Indian devotional music has always been a pivotal part of my life, and whilst the Indian culture has an extensive range of musical genres, to me, bhajans are more than just a type of music – the history and origins behind bhajans are incredibly spiritual, making it a very powerful musical form.
The term ‘bhajan’ is used to describe a devotional song sung in unison to praise and to express devotion towards God and raise one’s consciousness. They can be sung individually or in groups, with or without musical instrument, but usually, instruments such as the dholak, manjira and jhanj are played whilst singing these devotional songs.
The word itself comes from Sanskrit origins, derived from the word bhaj which means ‘to divide, share, partake, participate, to belong to.’ It also connotes ‘an attachment or devotion to’. Bhajans originate from Hinduism, and more specifically the Bhakti movement – a medieval devotional trend developed around different Hindu Gods and Goddesses, which is often considered an influential social reformation as it allowed an alternative path to spirituality regardless of one’s caste of birth or gender.
Similarly, bhajans have roots in the ancient musical traditions of the Vedic era, particularly the Samaveda – a holy Hindu scripture. The Samaveda Samhita – the most ancient layer of text in the Hindu holy scripture is not meant to be read as a text but is like a musical score sheet that must be heard – a genre which has evolved over past decades. And whilst bhajans are widely found over India and Nepal, they are particularly popular among the Vaishnavism sub-traditions such as those driven by devotion to avatars of Hindu God Vishnu such as Krishna, Rama and Narayana.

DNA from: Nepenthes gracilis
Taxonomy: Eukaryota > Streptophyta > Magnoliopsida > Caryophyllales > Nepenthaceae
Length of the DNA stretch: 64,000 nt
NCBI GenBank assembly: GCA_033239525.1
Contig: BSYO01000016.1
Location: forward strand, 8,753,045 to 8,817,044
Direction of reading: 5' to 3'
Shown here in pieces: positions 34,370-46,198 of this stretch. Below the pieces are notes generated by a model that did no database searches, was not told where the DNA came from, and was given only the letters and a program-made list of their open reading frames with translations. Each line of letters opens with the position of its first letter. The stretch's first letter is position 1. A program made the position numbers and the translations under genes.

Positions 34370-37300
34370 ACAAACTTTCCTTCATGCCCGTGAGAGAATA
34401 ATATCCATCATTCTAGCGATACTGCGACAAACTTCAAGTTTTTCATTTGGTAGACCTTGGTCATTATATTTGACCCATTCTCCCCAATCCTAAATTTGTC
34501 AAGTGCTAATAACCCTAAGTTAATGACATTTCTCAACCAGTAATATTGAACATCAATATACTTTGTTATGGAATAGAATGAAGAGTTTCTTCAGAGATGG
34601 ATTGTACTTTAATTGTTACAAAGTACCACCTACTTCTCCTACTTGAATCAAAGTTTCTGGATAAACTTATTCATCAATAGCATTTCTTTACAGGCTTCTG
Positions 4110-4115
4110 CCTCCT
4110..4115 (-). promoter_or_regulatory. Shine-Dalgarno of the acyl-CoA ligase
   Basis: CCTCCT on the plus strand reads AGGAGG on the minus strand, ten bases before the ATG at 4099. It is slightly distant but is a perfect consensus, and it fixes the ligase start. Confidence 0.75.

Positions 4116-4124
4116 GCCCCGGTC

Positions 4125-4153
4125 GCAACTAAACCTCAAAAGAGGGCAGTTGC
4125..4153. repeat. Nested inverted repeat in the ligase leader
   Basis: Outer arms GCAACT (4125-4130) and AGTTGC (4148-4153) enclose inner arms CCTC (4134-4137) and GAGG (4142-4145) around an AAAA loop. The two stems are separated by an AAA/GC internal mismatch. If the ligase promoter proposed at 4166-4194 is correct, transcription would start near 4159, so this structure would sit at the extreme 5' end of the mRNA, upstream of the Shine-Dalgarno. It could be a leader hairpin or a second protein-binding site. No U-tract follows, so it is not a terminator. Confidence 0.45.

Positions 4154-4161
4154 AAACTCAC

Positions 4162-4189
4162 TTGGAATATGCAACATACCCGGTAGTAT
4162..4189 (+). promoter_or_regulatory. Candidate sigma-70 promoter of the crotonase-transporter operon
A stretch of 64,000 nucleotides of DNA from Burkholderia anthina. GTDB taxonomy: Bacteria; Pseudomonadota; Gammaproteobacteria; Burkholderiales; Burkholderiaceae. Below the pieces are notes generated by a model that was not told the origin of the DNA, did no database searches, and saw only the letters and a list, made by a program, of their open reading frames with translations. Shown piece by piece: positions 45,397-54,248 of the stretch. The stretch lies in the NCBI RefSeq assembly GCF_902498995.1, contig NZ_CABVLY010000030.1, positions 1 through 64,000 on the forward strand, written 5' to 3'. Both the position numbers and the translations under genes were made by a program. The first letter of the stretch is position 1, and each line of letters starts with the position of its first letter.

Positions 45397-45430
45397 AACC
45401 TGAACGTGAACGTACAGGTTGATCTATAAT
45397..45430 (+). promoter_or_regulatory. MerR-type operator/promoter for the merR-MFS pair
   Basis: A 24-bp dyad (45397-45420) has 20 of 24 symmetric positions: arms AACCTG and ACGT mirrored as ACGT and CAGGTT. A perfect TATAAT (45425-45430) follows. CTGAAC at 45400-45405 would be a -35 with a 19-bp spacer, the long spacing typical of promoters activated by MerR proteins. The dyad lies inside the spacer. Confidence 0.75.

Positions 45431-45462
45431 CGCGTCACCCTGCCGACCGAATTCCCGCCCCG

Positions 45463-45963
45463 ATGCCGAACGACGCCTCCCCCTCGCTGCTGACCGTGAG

In Jainism, it is Stavan that is a popular form of devotional music. The Jain religion rejects any Creator god, but accepts protector deities and rebirth of souls as heavenly beings and devotional singing traditions integrate these beliefs. Stavan may also involve rituals and dancing and is typically sung as folk melodies by groups of Jain women.
Furthermore, Sikhism places emphasis on devotional worship to one formless God and Bhajans make up a form of this worship. Shabad Kirthan is a more common form of communal singing and is performed by religious musicians where hymns from the Sikh scripture are sung to a particular beat.
The traditions of Bhajan have also provided a great deal of insight into the evolution of India’s classical music. In modern times, it is singers such as Anup Jalota, Anuradha Paudwal, Jagjit Singh and Lata Mangeshkar who have beautifully vocalised and expressed these Indian devotional hymns dating back hundreds of years, still uniting communities behind a common objective – to celebrate God.
If you are looking for a live Bhajan to perform at your upcoming event, click here to enquire today.